Katowice offers a lot of stuff for children of all ages to see and enjoy. Parks and squares include several well-equipped playgrounds, which can enrich the kids' tours of the city. In the centre the play areas are situated, among others, at Liberty Square, St. Andrew’s Square, Cardinal August Hlond’s Square and the market square. Large, modern play spaces can be found in Kościuszko’s Park or the Three Ponds Valley, and recently there has been constructed a playground in Bogucki Park, located close to the Culture Zone. The historic districts of Giszowiec and Nikiszowiec dispose of public play areas as well. During hot weather water playgrounds are unforgettable attractions for the youngest. The first facility of this kind was constructed in the Three Ponds Valley, and the other ones have come into being in the remaining districts. In summer the “Bugla” Water Park is also available. Before a sightseeing tour of the Culture Zone with the kids, it is worth planning to visit the Silesian Museum and the excellent interactive exhibition entitled “In Search of Tomek”, inspired by a series of popular books for young readers by a Katowice resident Alfred Szklarski. The Education Room in the district of Ligota can be a goal in itself or a perfect complement to hiking in the Katowice forests. In addition, Silesia Park situated at a border of Katowice and Chorzów offers numerous attractions for the young visitors, such as: a zoo, a planetarium, an amusement park and many others.


Katowice is one of the greenest cities in Poland, where woodlands occupy over 42% of the total urban area, including the remains of the Silesian Primeval Forest with its two nature reserves, i.e.: Ochojec and Murcki Forest. The network of trails, cycling paths, specially designed tourist shelters, camping sites and educational boards foster practising various forms of active recreation in the Katowice forests. There are also many parks in the municipal area of Katowice from among which Kościuszko's Park and the Three Ponds Valley are the largest and the most popular ones. Both are located south of the city centre and they are slightly different by nature. Kościuszko's Park is an old, historic urban park with varied terrain and ornamental vegetation. You can see here a charming timbered church under the invocation of Saint Michael Archangel dated from 1510, a famous parachute tower and the statue of Tadeusz Kościuszko. There are playgrounds and a natural toboggan run in winter. The Three Ponds Valley is Katowice residents' favourite recreational site, where you will find a nearly 4 km rollerblading trail, cycle paths, jogging routes, kayak rental, a landscaped beach with a bathing and swimming area. In the vicinity, there is the “Muchowiec” Sports Airfield, and the nearby meadows create a perfect setting for the organisation of popular music festivals.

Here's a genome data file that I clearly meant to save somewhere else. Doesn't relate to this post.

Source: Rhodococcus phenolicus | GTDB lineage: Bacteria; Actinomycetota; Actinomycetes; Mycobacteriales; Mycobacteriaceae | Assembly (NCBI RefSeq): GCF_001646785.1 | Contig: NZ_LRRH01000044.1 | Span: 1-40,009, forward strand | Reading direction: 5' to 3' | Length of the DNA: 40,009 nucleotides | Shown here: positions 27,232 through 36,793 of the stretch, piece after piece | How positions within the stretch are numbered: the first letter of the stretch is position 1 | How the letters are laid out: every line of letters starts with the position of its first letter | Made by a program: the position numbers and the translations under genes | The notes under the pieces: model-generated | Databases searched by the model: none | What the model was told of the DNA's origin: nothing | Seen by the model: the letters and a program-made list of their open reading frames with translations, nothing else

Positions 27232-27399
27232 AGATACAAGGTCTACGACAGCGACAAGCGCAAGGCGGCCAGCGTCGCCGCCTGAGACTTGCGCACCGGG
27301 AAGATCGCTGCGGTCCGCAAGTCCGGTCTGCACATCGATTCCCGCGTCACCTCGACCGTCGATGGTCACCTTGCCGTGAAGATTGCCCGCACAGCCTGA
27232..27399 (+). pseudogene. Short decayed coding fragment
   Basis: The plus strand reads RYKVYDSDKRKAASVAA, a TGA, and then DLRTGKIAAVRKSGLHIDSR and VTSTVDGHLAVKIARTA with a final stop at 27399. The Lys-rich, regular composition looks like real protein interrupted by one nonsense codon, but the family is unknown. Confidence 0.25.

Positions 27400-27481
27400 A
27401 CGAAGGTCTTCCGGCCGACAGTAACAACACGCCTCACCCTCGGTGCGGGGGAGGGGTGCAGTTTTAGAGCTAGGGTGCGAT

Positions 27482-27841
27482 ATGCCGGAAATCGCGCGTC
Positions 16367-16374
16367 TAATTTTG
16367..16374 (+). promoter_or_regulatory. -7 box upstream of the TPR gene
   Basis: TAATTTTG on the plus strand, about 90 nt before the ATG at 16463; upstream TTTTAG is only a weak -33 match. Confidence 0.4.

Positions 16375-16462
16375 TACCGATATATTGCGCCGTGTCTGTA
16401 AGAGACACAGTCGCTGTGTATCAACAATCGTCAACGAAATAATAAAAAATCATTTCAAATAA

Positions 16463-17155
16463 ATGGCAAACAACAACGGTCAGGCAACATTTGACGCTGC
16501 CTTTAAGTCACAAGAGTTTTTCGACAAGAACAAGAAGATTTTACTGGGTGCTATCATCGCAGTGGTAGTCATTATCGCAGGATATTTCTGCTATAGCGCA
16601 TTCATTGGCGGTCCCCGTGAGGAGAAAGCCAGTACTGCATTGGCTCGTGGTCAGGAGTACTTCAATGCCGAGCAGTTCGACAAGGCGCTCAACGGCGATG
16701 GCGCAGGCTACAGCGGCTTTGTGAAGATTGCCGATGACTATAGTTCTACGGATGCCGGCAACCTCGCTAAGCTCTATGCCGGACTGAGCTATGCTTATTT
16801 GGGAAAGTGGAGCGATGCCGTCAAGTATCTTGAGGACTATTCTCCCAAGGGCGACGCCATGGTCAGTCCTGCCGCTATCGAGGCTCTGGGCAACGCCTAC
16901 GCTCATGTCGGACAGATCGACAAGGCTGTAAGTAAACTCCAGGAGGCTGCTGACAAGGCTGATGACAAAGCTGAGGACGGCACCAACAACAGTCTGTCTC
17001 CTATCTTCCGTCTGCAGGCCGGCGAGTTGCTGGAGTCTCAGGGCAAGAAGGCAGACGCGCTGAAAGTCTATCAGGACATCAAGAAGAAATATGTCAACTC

Katowice is a city whose history is inseparably connected with mining. Nowadays, when the city’s image is changing considerably, visiting Nikiszowiec and Giszowiec – historic, more than 100-year-old mining settlements - is definitely worthwile. It is a place where you can still feel the atmosphere of the old industrial Silesia.

Nikiszowiec was created in the years 1908 – 1927 according to the design of Emil and Georg Zillmann. Housing estate, service area, St Ann's noe-baroque church and the buildings of the closed ”Wieczorek” coal mine form a coherent whole of exceptional beauty and unique character. The Wilson Shaft Gallery with its modern art exhibition is also another tourist attraction. In 2011

Giszowiec – the picturesque garden town was set up in the years 1907-1910 and was mainly inhabited by workers of the "Giesche" Coal Mine. The labourers' houses modelled on old rural Silesian cottages represent interesting examples of architecture. Another spectacular landmark of the district is the Siesian Inn (currently turned into the Szopienice-Giszowiec Community Centre), the “Gawlikówka” Silesian Chamber (a small gallery dedicated to the art of late native folk painter Edward Gawlik), as well as school, shop and the forest inspectorate buildings. Its location in the middle of the forest retreat enhances the uniqueness of Giszowiec.

Visiting a historic zinc rolling mill hall will be a great complement to the sightseeing of the miners’ housing estates. This plant, that had been also constructed by the Giesche Company, was inextricably linked with the nearby colliery. Today, almost two decades after the manufacture had been ceased, we can see how the entire process of the zinc-coated sheet production was conducted due to the preserved original and still operating machinery from the beginning of the 20th century.
Nikiszowiec was recognised as a Polish Historic Monument.